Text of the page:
- the difference between /p/ and /b/ will give trouble to Arabic speakers, but not Korean or Spanish speakers.
- Korean and Japanese speakers with have trouble with "th" sounds, but Arabic speakers generally will not.
- some vowels will be easier for one group, but not another
So what do you teach? One thing I've noticed is that sentence stress and rhythm is generally a problem for all learners. So what do we do?
In my experience, it's great to make students aware that English is a stress-timed language, not syllable-timed.
Basically, in English, a sentence becomes longer when there are more stressed words in it. For example, these all take approximately the same time to say:
cows eat green grass quickly
the cows eat the green grass quickly
the cows have eaten the grass quickly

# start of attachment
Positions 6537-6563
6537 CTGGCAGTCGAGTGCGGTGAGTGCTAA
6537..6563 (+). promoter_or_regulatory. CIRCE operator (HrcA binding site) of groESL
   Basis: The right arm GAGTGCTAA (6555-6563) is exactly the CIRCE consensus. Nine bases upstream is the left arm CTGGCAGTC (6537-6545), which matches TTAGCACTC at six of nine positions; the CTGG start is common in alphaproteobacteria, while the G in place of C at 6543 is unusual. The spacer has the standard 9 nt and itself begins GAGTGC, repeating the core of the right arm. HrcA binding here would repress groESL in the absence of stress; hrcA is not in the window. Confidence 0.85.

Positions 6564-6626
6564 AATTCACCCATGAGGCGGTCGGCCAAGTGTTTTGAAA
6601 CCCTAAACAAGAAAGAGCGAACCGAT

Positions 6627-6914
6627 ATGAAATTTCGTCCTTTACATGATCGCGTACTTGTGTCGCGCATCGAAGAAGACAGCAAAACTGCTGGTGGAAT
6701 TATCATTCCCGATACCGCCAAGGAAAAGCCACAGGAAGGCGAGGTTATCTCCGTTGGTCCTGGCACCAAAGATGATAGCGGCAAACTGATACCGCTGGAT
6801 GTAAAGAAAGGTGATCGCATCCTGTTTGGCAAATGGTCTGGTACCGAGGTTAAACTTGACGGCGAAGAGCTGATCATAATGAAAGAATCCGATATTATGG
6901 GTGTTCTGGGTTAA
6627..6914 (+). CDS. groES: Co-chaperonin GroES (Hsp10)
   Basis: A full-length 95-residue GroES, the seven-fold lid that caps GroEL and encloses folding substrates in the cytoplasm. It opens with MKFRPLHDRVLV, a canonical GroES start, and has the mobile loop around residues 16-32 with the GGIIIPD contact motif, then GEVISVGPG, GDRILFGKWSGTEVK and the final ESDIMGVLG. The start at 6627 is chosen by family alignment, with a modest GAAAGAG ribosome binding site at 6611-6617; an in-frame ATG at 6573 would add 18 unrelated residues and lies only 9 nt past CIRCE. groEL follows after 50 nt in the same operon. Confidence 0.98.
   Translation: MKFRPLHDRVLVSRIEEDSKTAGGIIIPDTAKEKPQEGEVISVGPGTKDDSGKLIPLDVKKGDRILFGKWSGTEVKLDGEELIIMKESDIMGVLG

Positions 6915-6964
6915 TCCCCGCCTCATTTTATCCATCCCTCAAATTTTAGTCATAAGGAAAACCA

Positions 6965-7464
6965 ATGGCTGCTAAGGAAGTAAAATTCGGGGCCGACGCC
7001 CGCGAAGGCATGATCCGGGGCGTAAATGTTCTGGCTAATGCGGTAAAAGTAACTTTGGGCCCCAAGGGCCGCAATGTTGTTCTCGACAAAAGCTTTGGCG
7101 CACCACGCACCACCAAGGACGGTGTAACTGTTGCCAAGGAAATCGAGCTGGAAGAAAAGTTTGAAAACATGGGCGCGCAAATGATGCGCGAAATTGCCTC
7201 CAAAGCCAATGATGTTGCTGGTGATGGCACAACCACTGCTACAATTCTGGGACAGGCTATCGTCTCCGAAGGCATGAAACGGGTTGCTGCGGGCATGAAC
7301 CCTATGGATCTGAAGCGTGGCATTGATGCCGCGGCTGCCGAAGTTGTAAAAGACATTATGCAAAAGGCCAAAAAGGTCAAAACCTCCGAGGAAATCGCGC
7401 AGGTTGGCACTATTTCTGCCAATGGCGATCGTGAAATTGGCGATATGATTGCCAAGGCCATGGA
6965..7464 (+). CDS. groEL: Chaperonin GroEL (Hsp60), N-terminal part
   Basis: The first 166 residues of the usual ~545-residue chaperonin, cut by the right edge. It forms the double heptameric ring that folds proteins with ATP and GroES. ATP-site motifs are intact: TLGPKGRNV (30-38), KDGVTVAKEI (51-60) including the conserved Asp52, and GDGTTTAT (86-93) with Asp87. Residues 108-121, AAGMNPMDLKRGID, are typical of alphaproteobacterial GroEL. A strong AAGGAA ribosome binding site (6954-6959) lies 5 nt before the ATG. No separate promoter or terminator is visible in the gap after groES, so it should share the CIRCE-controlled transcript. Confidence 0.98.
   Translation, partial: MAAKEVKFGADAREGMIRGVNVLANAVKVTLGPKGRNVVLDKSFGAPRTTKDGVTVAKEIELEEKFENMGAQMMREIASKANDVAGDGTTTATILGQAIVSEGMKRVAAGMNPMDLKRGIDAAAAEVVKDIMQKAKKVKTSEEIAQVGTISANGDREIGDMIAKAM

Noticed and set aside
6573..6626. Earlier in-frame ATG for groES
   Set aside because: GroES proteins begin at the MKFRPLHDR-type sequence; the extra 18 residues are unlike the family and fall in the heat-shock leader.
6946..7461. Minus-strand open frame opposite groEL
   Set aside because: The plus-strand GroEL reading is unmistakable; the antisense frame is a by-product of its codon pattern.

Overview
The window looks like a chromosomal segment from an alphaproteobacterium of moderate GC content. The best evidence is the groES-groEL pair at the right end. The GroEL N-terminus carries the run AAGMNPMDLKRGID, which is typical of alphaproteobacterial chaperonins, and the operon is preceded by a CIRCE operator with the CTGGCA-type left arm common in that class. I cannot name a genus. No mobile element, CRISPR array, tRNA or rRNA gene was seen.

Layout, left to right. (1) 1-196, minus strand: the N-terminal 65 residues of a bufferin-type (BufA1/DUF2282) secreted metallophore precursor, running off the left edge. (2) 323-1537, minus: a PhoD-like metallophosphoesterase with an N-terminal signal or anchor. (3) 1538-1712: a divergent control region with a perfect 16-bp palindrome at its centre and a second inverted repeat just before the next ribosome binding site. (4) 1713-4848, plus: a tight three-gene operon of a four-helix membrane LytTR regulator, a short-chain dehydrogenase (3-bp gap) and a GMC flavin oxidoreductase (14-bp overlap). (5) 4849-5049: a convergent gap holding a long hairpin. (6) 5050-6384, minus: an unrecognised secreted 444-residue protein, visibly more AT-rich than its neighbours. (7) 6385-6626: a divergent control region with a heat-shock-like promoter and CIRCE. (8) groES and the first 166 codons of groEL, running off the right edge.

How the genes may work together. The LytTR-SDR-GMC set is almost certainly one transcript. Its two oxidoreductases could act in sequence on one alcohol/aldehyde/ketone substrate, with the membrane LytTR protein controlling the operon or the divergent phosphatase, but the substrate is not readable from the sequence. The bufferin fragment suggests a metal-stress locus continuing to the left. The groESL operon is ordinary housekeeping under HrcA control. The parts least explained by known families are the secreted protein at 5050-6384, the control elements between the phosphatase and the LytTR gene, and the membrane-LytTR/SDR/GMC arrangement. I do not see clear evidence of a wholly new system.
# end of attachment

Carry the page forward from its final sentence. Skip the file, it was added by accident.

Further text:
the cows have been eating the grass quickly
the cows could have been eating the grass quickly
You see, it's the important words like nouns, verbs, adjectives, and adverbs that receive stress. The other parts of the sentence, the articles (the), the auxiliary verbs (been, have), modals (could), and verb endings (-ing, -en) are important for grammar but not for the basic meaning of the sentence.
When I show my students this, sometimes they don't believe me, but then I tell them to go out and listen to native speakers talk. They always come back saying, "you're right! That is how they say it!"
If you're learning English, try to pay attention to what people say and how they say it. Listen to what words they stress and what words they don't.
I'd like to also talk about strong vowels and weak vowels in English, which is very closely related to English being stress-timed, but I think that's enough for now.
If you have any questions, please post a comment on this blog post.
Have a good one, and good luck out there!